11 Foods that Make Inflammation Worse
If you're suffering from pain or swelling right now, take a hard look at what you're eating. Avoiding these foods that cause inflammation will have you feeling a whole lot better.
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Wheat products like white bread and pasta can quickly cause inflammation in the body. “Refined wheat flours have been stripped of their slow-digesting fiber and nutrients, which means the body can break down these foods very quickly,” says Christopher Hollingsworth, MD, an endovascular surgeon at NYC Surgical Associates. The quicker our bodies break down these carbs, the faster our blood sugar levels rise. Dr. Hollingworth explained that this causes a spike in insulin, which leads to inflammation. Check out this guide for finding the healthiest bread for you.
It’s no surprise that French fries aren’t the healthiest choice, but they could be doing more harm than you realize. “Research has shown that individuals who eat a diet high in deep-fried foods show a higher prevalence of inflammatory markers,” says Obianuju Helen Okoye. MD, a public health physician and healthcare executive in St. Louis.
Eating a diet rich in omega fatty acids sounds healthy, but may be causing some serious inflammation. We need to consume omega-6 and omega-3 oils because our bodies cannot make them—but they need to be in balance. “Omega-6s are highly inflammatory and promote chronic disease,” Says Jennie Ann Freiman, MD, author of The SEEDS Plan. To avoid an imbalance, Dr. Freiman recommends limiting oils such as corn, safflower, sunflower, soy, canola, peanut, cottonseed, and grapeseed. Processed foods often don’t have a good balance: yet another reason to follow a diet rich in whole grains.
The sweet stuff is no one’s friend and will cause inflammation throughout your entire body. “Sugar, dyes, and preservatives all cause inflammation. Foods that cause inflammation do so by damaging the gut lining leading to leaky gut,” says Joel Warsh, MD, an integrative pediatrician in Los Angeles. Our gut lining is thin and can be easily damaged, allowing food particles into the bloodstream. Dr. Warsh explains that this leakage can lead to total body inflammation. Here are the signs you may be developing a leaky gut.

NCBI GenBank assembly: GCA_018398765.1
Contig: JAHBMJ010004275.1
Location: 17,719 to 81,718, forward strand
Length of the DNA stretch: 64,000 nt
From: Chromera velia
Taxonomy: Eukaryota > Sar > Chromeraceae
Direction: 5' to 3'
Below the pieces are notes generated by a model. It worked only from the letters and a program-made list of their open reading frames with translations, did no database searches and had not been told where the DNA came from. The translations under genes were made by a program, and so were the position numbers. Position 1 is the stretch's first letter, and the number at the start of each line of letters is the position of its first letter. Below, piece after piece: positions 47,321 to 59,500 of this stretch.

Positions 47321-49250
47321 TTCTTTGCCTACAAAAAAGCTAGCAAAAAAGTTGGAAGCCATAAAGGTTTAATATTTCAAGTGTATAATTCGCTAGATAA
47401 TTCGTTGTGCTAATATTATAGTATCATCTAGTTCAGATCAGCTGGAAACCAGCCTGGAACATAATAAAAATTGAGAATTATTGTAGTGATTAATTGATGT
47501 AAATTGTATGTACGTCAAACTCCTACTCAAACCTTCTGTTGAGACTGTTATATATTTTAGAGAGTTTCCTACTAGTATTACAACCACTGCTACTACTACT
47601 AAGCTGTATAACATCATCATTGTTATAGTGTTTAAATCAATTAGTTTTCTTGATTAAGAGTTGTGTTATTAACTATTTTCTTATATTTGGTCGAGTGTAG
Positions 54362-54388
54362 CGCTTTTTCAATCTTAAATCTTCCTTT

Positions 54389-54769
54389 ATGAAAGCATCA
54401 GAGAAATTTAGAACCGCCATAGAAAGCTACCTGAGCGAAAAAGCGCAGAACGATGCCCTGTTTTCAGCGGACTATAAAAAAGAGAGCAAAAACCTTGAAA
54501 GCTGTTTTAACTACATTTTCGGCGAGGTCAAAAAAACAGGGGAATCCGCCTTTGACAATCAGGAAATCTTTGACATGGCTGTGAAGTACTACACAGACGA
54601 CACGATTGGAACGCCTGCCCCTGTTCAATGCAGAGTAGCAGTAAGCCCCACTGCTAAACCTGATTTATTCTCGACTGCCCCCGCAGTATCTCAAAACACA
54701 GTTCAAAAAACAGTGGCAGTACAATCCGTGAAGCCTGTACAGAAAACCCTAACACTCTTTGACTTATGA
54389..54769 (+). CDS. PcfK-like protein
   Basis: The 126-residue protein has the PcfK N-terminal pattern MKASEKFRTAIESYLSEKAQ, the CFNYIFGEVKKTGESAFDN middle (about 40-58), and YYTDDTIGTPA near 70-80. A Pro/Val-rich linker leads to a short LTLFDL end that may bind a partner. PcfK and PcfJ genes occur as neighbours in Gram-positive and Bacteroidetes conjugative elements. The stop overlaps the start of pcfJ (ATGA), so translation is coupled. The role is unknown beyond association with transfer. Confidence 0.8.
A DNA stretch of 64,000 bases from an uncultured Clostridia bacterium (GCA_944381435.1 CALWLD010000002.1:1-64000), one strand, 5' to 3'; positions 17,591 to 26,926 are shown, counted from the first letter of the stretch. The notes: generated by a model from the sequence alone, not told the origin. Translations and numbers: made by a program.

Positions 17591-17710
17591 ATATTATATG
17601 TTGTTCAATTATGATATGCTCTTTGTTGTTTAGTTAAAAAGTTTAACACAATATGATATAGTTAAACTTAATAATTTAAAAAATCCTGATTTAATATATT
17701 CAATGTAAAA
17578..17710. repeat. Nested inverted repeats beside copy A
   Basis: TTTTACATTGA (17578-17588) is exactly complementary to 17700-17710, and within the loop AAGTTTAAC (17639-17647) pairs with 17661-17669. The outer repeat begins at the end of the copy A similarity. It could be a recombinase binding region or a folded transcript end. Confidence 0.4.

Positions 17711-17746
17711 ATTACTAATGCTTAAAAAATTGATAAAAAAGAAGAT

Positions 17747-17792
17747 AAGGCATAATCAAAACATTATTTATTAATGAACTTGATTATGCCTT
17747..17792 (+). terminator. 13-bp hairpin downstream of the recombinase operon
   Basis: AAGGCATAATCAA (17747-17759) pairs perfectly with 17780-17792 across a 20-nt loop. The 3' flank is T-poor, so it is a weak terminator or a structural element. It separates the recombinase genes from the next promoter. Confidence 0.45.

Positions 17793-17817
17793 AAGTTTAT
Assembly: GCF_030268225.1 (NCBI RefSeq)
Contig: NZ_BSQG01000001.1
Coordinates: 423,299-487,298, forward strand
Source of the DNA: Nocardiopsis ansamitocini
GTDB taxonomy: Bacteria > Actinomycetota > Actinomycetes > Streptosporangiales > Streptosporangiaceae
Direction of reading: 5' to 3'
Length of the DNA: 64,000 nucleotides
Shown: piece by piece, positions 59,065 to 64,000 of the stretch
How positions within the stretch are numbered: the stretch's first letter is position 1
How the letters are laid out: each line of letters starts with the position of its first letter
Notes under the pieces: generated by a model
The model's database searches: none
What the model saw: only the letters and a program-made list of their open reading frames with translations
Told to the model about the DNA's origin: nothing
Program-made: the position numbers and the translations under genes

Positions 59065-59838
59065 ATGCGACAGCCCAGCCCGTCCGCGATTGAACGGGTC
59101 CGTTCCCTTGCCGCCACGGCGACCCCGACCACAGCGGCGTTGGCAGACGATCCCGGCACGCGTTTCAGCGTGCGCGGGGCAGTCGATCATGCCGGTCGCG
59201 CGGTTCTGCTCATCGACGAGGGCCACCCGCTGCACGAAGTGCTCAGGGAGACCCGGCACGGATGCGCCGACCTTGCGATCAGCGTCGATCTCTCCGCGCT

If you’ve been bored with your daily turkey sandwich, try switching it up and avoiding deli meat altogether. “Processed meats such as deli meat contain more advanced glycation end products (AGEs) than most other meats,” says Dr. Hollingsworth. “AGEs are inflammatory compounds that are created when the meats are dried, smoked, or otherwise processed and cooked at high temperatures.” Dr. Hollingworth explained that these AGEs are known to cause inflammation and lead to chronic diseases like colon cancer. That’s why processed meats are just one of the 13 foods cardiologists try never to eat.
That morning donut may be delicious, but it will cause some serious inflammation by lunchtime. Pastries give our bodies a huge dose of both sugar and trans fats. “When the body encounters an imbalance, such as in blood glucose levels, the immune system is flagged and inflammation is triggered,” says Dr. Hollingsworth. “These spikes in sugar can increase the body’s levels of pro-inflammatory messengers called cytokines.” The trans-fatty acids in the doughnuts also lead to inflammation and other heart problems. Make sure to avoid those sweet treats, as well as these 7 shocking foods that sneak in trans fats.